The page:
It starts with a reservationist who makes you feel glad you called and excited about your reservation. A manager or maître d' greets you when you arrive, acknowledging repeat customers.
Once you've had a chance to read the menu, the waiter goes over specials and any particulars about dishes, then takes your order. He presents the wine to the guest who ordered it, letting her examine the label and pouring a taste. During the meal, he watches wine consumption, making sure no glasses are empty at the start of each course.
Depending on the formality of the restaurant, bread is either offered tableside or placed on the table and replenished as necessary.
A runner delivers the dishes to the table, serving from the left and never reaching across the diner's place setting; all dishes in a course arrive at the same time. The waiter resurfaces as the dishes are delivered to make sure they're placed in the proper positions.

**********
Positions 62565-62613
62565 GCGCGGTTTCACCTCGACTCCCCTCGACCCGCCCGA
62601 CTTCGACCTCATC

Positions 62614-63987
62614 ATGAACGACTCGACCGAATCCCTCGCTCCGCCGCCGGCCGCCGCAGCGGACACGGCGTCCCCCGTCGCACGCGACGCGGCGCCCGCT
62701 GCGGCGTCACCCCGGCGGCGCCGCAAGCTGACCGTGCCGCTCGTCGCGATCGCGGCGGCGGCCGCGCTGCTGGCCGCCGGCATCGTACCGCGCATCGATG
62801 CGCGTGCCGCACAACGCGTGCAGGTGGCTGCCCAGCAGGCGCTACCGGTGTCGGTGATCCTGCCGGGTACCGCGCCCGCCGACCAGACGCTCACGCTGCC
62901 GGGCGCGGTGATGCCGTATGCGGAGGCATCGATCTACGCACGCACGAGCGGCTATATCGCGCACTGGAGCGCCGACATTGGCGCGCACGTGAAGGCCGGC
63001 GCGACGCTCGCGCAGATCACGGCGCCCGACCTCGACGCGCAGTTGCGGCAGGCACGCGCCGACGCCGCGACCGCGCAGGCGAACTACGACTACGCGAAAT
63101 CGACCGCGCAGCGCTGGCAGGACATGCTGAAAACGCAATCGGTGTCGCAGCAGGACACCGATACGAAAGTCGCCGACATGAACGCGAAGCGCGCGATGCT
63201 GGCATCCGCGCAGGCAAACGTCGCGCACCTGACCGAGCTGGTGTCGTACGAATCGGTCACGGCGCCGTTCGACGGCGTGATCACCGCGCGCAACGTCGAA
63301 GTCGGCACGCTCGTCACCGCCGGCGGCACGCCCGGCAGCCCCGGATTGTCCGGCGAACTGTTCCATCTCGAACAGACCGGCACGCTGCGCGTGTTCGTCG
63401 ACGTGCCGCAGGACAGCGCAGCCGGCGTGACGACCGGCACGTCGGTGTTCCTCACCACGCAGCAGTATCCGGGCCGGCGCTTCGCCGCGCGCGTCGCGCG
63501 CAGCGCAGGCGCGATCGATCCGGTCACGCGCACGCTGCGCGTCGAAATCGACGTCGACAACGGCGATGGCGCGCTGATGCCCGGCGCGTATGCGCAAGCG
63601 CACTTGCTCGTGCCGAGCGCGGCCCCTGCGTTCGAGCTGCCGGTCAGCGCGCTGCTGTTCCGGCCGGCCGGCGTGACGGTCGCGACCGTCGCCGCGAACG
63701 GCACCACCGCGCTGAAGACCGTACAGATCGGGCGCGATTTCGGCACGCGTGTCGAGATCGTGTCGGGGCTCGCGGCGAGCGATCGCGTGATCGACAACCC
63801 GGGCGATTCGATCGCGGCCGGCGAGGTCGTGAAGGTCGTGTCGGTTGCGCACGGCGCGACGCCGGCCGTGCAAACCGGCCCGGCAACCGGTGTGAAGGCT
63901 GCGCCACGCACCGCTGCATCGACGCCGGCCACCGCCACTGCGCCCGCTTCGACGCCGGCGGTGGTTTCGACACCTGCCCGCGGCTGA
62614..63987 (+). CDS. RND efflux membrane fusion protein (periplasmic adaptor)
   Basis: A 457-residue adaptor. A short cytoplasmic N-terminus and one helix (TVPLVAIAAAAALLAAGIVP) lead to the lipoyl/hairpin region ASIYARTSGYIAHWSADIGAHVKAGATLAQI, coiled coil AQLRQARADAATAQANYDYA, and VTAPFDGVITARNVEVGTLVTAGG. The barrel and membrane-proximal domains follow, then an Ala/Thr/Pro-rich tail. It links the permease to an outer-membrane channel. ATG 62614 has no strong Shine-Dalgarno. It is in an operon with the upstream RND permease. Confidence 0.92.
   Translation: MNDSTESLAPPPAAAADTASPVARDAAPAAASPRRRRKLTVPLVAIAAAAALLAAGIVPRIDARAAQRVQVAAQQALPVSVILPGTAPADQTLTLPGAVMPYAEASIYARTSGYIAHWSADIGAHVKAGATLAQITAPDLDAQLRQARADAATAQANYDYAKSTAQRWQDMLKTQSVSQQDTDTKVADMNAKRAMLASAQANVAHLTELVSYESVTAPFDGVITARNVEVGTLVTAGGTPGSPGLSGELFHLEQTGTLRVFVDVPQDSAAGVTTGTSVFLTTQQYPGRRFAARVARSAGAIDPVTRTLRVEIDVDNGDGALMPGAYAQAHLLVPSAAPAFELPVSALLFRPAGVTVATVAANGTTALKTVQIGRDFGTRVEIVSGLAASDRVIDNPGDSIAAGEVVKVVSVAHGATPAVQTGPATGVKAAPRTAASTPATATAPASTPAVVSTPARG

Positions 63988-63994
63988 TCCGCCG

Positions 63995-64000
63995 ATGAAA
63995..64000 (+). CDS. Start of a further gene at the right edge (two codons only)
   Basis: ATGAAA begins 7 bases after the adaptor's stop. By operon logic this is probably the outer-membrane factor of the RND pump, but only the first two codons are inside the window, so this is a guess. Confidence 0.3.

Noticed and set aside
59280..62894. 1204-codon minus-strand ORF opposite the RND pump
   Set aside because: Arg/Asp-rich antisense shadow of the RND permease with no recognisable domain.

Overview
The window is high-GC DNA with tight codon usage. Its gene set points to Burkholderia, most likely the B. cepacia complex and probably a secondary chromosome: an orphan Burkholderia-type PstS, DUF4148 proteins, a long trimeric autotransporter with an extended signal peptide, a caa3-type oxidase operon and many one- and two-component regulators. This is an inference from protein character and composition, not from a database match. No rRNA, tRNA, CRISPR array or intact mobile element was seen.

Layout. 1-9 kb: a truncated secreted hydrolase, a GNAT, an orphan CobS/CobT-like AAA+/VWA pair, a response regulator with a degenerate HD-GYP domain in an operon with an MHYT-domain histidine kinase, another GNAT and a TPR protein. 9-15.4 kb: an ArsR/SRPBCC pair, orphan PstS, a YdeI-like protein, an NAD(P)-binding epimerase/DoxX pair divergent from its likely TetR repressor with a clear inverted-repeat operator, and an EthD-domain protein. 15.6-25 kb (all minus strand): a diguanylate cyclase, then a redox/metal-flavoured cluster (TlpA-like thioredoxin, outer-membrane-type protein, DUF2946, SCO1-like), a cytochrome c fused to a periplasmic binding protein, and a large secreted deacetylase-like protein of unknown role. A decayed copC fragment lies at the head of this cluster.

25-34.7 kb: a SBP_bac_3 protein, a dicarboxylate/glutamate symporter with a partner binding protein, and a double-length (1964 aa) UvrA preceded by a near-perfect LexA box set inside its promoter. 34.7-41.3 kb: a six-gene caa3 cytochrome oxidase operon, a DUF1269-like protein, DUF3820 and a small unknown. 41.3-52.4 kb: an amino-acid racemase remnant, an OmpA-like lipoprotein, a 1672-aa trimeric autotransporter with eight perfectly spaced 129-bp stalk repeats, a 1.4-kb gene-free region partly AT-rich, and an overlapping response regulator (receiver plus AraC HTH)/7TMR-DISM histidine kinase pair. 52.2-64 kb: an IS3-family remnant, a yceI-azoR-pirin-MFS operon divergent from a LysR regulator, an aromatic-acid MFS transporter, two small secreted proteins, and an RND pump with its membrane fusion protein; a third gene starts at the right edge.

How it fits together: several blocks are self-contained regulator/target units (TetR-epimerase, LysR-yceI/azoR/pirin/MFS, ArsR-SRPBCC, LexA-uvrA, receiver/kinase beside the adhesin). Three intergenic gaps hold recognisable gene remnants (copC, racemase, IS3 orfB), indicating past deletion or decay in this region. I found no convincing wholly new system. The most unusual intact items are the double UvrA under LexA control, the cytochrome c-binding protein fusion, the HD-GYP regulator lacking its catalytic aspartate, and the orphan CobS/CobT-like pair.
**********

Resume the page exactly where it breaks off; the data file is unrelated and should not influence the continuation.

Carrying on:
Two or three minutes later, the waiter returns to make sure everything's in order and the guests are happy. If anything's wrong with a dish, the waiter remedies the problem without question.
If a guest leaves the table for any reason, his napkin is refolded by the nearest staff person. When guests place their silverware in the "finished" position on the plate (parallel to each other on the right side of the plate), a bus person or back waiter clears them, never clearing more than two dishes at a time. If there are four guests at a table, two people clear simultaneously.
Tablecloths are crumbed before the cheese or dessert course. The waiter returns to take dessert and coffee orders and, eventually, to personally deliver the check.
-- Pascale Le Draoulec